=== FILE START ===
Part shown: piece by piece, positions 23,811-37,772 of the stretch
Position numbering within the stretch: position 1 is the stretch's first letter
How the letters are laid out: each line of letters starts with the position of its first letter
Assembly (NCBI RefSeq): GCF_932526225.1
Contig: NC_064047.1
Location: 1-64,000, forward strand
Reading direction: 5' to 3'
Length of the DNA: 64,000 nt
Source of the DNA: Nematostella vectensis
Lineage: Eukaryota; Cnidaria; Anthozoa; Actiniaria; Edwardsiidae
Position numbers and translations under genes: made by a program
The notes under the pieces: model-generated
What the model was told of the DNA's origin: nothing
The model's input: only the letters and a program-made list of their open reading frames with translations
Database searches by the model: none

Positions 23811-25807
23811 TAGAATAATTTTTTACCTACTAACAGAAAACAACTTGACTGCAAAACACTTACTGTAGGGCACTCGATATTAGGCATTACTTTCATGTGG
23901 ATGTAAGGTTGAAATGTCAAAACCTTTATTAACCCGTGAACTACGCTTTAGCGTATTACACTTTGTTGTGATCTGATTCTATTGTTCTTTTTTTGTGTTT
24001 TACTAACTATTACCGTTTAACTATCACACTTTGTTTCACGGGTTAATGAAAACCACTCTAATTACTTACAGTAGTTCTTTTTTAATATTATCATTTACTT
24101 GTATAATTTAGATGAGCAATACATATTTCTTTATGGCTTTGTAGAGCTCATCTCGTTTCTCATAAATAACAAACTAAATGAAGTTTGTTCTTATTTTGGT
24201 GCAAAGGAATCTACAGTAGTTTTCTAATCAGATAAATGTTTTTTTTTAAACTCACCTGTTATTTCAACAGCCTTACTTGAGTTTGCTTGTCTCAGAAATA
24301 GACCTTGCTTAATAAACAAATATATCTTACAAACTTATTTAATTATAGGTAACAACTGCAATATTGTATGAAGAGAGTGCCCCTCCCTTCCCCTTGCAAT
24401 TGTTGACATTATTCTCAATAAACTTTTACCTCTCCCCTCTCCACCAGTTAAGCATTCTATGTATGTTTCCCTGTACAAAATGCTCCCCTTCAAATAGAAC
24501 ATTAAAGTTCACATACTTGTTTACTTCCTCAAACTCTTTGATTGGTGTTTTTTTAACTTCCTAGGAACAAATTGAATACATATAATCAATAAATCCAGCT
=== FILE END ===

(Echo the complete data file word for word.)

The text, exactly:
Part shown: piece by piece, positions 23,811-37,772 of the stretch
Position numbering within the stretch: position 1 is the stretch's first letter
How the letters are laid out: each line of letters starts with the position of its first letter
Assembly (NCBI RefSeq): GCF_932526225.1
Contig: NC_064047.1
Location: 1-64,000, forward strand
Reading direction: 5' to 3'
Length of the DNA: 64,000 nt
Source of the DNA: Nematostella vectensis
Lineage: Eukaryota; Cnidaria; Anthozoa; Actiniaria; Edwardsiidae
Position numbers and translations under genes: made by a program
The notes under the pieces: model-generated
What the model was told of the DNA's origin: nothing
The model's input: only the letters and a program-made list of their open reading frames with translations
Database searches by the model: none

Positions 23811-25807
23811 TAGAATAATTTTTTACCTACTAACAGAAAACAACTTGACTGCAAAACACTTACTGTAGGGCACTCGATATTAGGCATTACTTTCATGTGG
23901 ATGTAAGGTTGAAATGTCAAAACCTTTATTAACCCGTGAACTACGCTTTAGCGTATTACACTTTGTTGTGATCTGATTCTATTGTTCTTTTTTTGTGTTT
24001 TACTAACTATTACCGTTTAACTATCACACTTTGTTTCACGGGTTAATGAAAACCACTCTAATTACTTACAGTAGTTCTTTTTTAATATTATCATTTACTT
24101 GTATAATTTAGATGAGCAATACATATTTCTTTATGGCTTTGTAGAGCTCATCTCGTTTCTCATAAATAACAAACTAAATGAAGTTTGTTCTTATTTTGGT
24201 GCAAAGGAATCTACAGTAGTTTTCTAATCAGATAAATGTTTTTTTTTAAACTCACCTGTTATTTCAACAGCCTTACTTGAGTTTGCTTGTCTCAGAAATA
24301 GACCTTGCTTAATAAACAAATATATCTTACAAACTTATTTAATTATAGGTAACAACTGCAATATTGTATGAAGAGAGTGCCCCTCCCTTCCCCTTGCAAT
24401 TGTTGACATTATTCTCAATAAACTTTTACCTCTCCCCTCTCCACCAGTTAAGCATTCTATGTATGTTTCCCTGTACAAAATGCTCCCCTTCAAATAGAAC
24501 ATTAAAGTTCACATACTTGTTTACTTCCTCAAACTCTTTGATTGGTGTTTTTTTAACTTCCTAGGAACAAATTGAATACATATAATCAATAAATCCAGCT